for divorce before the expiration of one year from the date of the marriage, the
court shall have regard to the interests of any children of the marriage and to the
question whether there is a reasonable probability of a reconciliation between the
parties before the expiration of the said one year.
15. Divorced persons. When may marry again.- When a marriage has been
dissolved by a decree of divorce and either there is no right of appeal against the
decree or, if there is such a right of appeal, the time for appealing has expired
without an appeal having been presented, or an appeal has been presented but has
been dismissed, it shall be lawful for either party to the marriage to marry again.
16. Legitimacy of children of void and voidable marriages.-
(1) Notwithstanding that a marriage is null and void under Section 11, any child of
such marriage who would have been legitimate if the marriage had been valid,
shall be legitimate, whether such a child is born before or after the commencement
of the Marriage Laws (Amendment) Act, 1976, and whether or not a decree of
nullity is granted in respect of the marriage under this Act and whether or not the
marriage is held to be void otherwise than on a petition under this Act.
(2) Where a decree of nullity is granted in respect of a voidable marriage under
Section 12, any child begotten or conceived before the decree is made, who would
have been the legitimate child of the parties to the marriage if at the date of the
decree it had been dissolved instead of being annulled, shall be deemed to be their
legitimate child notwithstanding the decree of nullity.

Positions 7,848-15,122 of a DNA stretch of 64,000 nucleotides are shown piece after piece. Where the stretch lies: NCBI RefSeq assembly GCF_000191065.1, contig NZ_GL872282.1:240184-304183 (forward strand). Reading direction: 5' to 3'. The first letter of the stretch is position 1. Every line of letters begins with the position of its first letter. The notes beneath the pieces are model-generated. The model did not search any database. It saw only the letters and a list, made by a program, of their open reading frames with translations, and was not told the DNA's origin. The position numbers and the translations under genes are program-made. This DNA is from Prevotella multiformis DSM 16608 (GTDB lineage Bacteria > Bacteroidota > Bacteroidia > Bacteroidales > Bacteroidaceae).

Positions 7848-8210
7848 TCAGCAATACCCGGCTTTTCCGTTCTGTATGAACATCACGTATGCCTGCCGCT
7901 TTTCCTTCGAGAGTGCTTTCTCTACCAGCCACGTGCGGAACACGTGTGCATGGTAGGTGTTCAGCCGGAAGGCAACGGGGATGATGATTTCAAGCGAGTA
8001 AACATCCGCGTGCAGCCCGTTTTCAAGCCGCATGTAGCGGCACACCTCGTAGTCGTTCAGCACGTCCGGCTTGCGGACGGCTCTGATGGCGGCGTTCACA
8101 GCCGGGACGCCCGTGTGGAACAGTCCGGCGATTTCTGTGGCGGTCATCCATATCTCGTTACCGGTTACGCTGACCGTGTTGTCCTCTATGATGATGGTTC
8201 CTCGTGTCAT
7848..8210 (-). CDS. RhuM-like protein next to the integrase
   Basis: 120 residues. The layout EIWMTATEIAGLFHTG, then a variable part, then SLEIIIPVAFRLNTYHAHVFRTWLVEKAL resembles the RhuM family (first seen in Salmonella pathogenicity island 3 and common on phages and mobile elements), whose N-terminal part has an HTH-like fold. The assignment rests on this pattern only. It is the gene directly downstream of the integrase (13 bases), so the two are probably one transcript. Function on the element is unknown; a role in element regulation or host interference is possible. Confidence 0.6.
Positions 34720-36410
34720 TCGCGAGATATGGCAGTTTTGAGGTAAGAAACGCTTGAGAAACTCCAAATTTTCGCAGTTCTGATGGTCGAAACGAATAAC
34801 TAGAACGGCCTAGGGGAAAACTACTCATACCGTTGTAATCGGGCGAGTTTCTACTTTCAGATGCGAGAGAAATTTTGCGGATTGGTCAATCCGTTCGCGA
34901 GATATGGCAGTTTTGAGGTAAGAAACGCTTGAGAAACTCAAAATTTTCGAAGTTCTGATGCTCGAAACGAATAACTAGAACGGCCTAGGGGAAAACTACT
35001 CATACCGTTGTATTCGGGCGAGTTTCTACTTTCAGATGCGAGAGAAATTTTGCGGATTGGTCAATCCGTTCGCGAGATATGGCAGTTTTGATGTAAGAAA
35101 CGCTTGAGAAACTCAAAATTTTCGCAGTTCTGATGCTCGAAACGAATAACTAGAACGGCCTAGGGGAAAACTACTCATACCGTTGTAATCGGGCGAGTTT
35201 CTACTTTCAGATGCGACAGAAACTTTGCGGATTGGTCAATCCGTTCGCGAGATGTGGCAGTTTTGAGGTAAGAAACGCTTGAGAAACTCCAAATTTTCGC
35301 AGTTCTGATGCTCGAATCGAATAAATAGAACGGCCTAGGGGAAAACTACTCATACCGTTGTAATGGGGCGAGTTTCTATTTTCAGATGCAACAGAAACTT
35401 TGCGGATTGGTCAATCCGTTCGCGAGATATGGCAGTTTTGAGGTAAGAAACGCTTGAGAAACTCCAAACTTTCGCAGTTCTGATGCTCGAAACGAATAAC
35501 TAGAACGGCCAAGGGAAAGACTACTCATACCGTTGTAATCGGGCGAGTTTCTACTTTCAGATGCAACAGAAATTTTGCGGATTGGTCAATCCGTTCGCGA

(3) Nothing contained in sub-section (1) or sub-section (2) shall be construed as
conferring upon any child of a marriage which is null and void or which is annulled
by a decree of nullity under Section 12, any rights in or to the property of any
person, other than the parents, in any case, where, but for the passing of this Act,
such child would have been incapable of possessing or acquiring any such rights by
reason of his not being the legitimate child of his parents.
17. Punishment of Bigamy.- Any marriage between two Hindus solemnized after
the commencement of this Act is void if at the date of such marriage either party
had a husband or wife living; and the provisions of Sections 494 and 495 of the
Indian Penal Code (45 of 1860) shall apply accordingly.
18. Punishment for contravention of certain other conditions for a Hindu
marriage.- Every person who procures a marriage of himself or herself or to be
solemnized under this Act in contravention of the conditions specified in clauses
(iii), (iv), and (v) of Section 5 shall be punishable-
(a) in the case of a contravention of the condition specified in clause (iii) of Section